Chase Briscoe and the No. 29 Cooper Standard team struggled to find the speed they needed at Bristol Motor Speedway, fighting to overcome a disappointing starting spot and battling a tight condition on exit. However, Briscoe and his BKR team fought until the end to get the most out of the event and ultimately brought home a 12th-place finish.
Briscoe had a steep hill to climb after a 15th-place qualifying run put him deep in the field at a place where track position is critical. Immediately, Briscoe’s spotter TJ Majors could see that the No. 29 was “really a handful,” and the Cooper Standard machine dropped to 21st by the time the yellow flag waved on lap 25. Reporting that he was loose in and tight off the corners, Briscoe’s crew provided him with four tires, fuel and a wedge adjustment, putting him 25th for the lap 30 green flag. No longer free into the corners, Briscoe was able to advance to the 22nd position before the conclusion of the first stage.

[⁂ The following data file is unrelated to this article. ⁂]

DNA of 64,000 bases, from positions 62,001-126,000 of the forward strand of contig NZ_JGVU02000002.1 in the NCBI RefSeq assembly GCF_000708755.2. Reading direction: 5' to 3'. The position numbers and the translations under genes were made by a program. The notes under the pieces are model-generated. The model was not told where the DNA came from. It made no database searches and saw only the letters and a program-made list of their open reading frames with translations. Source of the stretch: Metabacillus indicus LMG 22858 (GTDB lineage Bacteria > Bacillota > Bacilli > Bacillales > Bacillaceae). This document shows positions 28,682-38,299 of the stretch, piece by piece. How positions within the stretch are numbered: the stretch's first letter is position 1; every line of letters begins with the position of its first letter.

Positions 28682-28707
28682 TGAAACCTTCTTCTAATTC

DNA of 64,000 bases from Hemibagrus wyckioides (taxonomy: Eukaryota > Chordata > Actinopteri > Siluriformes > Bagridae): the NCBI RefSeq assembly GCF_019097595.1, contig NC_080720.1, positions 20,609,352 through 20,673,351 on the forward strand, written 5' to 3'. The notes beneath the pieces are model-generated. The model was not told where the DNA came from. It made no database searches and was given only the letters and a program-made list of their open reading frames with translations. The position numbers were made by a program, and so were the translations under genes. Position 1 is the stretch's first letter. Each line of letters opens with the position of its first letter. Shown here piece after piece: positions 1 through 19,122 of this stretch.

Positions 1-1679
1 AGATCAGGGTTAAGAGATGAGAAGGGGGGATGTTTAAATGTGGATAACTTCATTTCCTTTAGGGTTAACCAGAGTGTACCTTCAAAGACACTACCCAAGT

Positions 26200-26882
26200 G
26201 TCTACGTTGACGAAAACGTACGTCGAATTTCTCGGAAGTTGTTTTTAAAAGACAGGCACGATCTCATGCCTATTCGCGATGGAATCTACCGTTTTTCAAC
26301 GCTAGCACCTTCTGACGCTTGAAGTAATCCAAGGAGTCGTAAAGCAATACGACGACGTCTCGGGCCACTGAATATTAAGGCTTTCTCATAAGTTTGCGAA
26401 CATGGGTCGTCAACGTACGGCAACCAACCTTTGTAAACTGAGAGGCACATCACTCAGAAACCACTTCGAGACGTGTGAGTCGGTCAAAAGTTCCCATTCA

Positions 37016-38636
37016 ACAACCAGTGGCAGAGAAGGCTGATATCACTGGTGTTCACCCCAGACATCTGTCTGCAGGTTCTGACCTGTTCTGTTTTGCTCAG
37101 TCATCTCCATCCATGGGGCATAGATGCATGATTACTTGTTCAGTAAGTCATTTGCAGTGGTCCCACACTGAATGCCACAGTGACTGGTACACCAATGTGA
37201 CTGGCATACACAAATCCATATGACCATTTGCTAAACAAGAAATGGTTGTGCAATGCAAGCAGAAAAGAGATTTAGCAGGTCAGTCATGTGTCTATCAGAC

Crew chief Mike Hillman Jr. made the strategic call to remain on the track under yellow, putting Briscoe in the second spot when green-flag racing resumed on lap 65. Briscoe stated that his handling had improved with adjustments, but he was still very tight center off, and he dropped to 12th over the course of the entirely-green second segment. Briscoe asked Hillman to give his truck more security, and the Cooper Standard team provided him with four tires, fuel and both air-pressure and track-bar adjustments.
Briscoe restarted 11th, and after struggling initially, he was running lap times mirroring the leaders by the end of the long 75-lap green-flag run. Hillman decided to see what Briscoe could do with fresh tires in the final sprint to the overtime finish, and he called his driver to pit road for four Goodyears and an additional chassis adjustment.
Unfortunately, not enough laps remained for Briscoe to take advantage of his tires, and a setback on the final restart ultimately resulted in a 12th-place finish. Briscoe remains fourth in the championship standings and sits solidly ahead of the cutoff to make the playoffs.